18 April, 2018

5 Peer to Peer Lending Tax Tips for the New Tax Year

5 Peer to Peer Lending Tax Tips for the New Tax Year

With the 2017-18 tax year ending, we welcome in 2018-19. In years past, the peer to peer lending (P2P) industry has seen distinct changes occur at this time of year. In April 2016, the Innovate Finance ISA (IFISA) was launched and advisers were given permission to recommend P2P investments. Although there has been no major policy changes this time around, all major P2P lenders are now offering ISA wrappers. This is the first-year investors are able to think more strategically about their decisions, without the limitations of product availability. Below we’ve provided five top tax tips for the new tax year, some related to P2P, some more general.

1. Use ISA transfers to diversify between P2P lenders

You are only able to open one IFISA per tax year with new ISA money. This proves an issue when trying to construct a diversified portfolio as it leaves investors exposed to the platform originating the loans and the type of loans the platform originates.

However, it is possible to open multiple IFISAs if transferring funds from an old ISA into a new IFISA. So, you can open a number of IFISAs and transfer funds from an older Cash or Stocks and Shares ISA, this way creating a diversified portfolio of IFISAs – bear in mind, you cannot subscribe current tax year subscriptions to more than one IFISA.

2. Remember your personal allowance

If opening multiple Innovate Finance ISAs by transferring from old ISA monies seems too painful, you could instead use your personal allowance and invest without an ISA wrapper.  The allowance is £1,000 for basic rate taxpayers and £500 for higher rate tax payers. Orca offers the ability to invest across the P2P market, whilst achieving a 5% net return. With a 5% return, a basic rate taxpayer could invest £20,000 and receive £1,000 interest tax free. Similarly, a higher rate taxpayer could invest £10,000 before paying tax on the £500 earned.

3. Invest your funds early

The tax year ending is a deadline and human instinct is to wait until the deadline before taking action. However, investing early means you gain the benefit of a full year of tax free returns.

There are now over 24 P2P Platforms offering the Innovate Finance ISA and 10 further providers offering debt-based securities such as Crowd Bonds. You can find a full list of IFISA providers on Orca’s 'IFISA Tracker' page.

4. Under 40, saving for retirement or buying a house? The Lifetime ISA is a great tax incentive.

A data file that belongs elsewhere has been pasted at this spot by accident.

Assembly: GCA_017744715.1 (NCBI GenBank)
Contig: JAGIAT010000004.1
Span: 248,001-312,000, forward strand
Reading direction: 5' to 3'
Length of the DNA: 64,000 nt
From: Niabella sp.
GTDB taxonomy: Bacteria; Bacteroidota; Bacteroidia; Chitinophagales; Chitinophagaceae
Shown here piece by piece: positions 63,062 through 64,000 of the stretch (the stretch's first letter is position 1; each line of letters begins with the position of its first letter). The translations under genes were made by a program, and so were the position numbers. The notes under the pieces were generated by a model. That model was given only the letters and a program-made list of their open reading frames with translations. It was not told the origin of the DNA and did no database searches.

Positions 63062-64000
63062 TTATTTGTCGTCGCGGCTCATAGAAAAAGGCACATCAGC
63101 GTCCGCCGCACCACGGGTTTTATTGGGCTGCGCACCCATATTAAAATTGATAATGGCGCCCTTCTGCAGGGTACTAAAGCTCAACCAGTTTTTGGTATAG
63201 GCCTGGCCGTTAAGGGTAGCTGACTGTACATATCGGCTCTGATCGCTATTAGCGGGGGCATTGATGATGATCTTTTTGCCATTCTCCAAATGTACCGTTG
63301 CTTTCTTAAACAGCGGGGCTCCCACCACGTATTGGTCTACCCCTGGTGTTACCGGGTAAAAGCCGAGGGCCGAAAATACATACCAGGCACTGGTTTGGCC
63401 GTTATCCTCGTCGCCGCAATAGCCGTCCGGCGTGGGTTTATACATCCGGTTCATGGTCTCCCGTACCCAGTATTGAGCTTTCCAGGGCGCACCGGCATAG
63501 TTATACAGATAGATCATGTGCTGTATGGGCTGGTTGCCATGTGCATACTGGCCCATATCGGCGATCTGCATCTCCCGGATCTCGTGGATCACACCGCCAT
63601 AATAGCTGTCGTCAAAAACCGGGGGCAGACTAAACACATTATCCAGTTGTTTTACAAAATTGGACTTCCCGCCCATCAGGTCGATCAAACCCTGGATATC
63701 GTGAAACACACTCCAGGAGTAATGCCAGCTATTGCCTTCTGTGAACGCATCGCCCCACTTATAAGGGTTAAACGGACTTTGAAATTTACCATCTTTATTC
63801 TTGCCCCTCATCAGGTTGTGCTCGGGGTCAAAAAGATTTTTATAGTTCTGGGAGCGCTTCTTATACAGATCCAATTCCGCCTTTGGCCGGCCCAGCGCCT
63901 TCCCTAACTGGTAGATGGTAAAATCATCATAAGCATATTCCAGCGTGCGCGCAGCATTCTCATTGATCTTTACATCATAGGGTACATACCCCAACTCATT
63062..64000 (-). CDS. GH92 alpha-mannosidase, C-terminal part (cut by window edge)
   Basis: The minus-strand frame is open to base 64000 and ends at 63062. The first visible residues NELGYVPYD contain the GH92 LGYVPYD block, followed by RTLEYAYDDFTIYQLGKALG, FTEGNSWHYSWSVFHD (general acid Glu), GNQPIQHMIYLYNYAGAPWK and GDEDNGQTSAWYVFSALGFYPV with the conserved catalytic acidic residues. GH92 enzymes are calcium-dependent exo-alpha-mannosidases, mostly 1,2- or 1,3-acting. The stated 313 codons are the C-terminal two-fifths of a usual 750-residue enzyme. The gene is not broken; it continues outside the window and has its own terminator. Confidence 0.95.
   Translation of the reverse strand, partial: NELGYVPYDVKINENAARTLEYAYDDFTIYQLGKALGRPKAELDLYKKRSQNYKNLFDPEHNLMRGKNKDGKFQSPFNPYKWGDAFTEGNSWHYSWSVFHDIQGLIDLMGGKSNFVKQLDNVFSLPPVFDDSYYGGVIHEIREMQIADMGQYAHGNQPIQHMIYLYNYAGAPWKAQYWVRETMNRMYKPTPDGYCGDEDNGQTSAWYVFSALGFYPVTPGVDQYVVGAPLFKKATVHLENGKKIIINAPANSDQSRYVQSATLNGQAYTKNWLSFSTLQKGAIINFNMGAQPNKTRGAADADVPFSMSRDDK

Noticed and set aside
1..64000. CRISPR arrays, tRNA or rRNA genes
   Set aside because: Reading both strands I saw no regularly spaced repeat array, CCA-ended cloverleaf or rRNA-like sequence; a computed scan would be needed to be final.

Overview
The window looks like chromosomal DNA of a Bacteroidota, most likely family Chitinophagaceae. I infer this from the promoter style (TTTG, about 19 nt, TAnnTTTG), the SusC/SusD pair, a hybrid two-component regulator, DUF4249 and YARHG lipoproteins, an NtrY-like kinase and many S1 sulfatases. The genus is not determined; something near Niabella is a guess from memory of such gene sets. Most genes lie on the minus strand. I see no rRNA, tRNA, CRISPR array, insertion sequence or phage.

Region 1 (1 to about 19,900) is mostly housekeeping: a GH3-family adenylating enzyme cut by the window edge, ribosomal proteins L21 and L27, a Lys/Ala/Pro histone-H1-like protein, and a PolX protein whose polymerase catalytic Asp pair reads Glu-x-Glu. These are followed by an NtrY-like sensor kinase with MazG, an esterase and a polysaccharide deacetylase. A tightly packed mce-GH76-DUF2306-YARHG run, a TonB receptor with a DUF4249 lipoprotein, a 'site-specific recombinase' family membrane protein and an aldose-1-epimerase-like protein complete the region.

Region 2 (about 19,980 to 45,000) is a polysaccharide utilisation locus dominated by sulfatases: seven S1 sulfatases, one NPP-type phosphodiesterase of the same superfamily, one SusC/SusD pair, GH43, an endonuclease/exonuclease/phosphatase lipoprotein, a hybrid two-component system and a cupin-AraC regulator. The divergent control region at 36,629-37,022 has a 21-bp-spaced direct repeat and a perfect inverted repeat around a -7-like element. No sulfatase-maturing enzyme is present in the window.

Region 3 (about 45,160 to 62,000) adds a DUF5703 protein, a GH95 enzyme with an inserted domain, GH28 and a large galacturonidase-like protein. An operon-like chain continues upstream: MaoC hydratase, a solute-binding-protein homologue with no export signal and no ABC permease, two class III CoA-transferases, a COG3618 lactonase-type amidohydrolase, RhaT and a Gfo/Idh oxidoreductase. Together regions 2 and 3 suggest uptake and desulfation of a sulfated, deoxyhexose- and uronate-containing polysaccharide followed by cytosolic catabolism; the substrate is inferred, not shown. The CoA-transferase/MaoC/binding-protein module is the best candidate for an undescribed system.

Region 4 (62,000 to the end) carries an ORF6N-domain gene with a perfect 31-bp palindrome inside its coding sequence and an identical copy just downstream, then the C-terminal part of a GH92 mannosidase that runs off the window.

When constructing the Orca Investment Platform, we considered our target demographic and seriously considered whether it would be possible to reach a younger audience of investors, specifically people below 40.

Our conclusion was that people below the age of 40 who don’t own their own home would choose a Lifetime ISA. The benefits are simply too good to compete with.

The lifetime ISA is a tax-free wrapper that lets people under 40 invest £4,000 per year in cash or in stocks and shares. The government will add a 25% bonus on top of the principal so if the maximum of £4,000 is allocated, the government will add £1,000. To be eligible for the bonus, funds must be used to purchase a house or to save for retirement. There are penalties for people withdrawing early for other purposes, creating a carrot (bonus) and stick (penalty) effect.

The Lifetime ISA has experienced strong uptake, but, again similarly to the IFISA, even a year after launch only a few providers are offering this product. Nutmeg and Hargreaves Lansdown are notable providers on the list.

5. Invest through a pension

The pension industry is rightly experiencing trust issues, particularly amongst younger people. Even with the lack of trust and knowledge, the tax benefits of investing through a pension far outweigh the option of opting out.

Paying into a pension has multiple benefits, above the actual investment itself:

  • Employers are obliged to contribute between 1%-3%
  • Contributions are paid gross of tax, reducing your taxable income

It is possible to invest in P2P lending through a SIPP, however this can be expensive so the tax benefits only make sense for larger amounts. Morgan Lloyd offers a SIPP, which accepts P2P assets from a range of providers.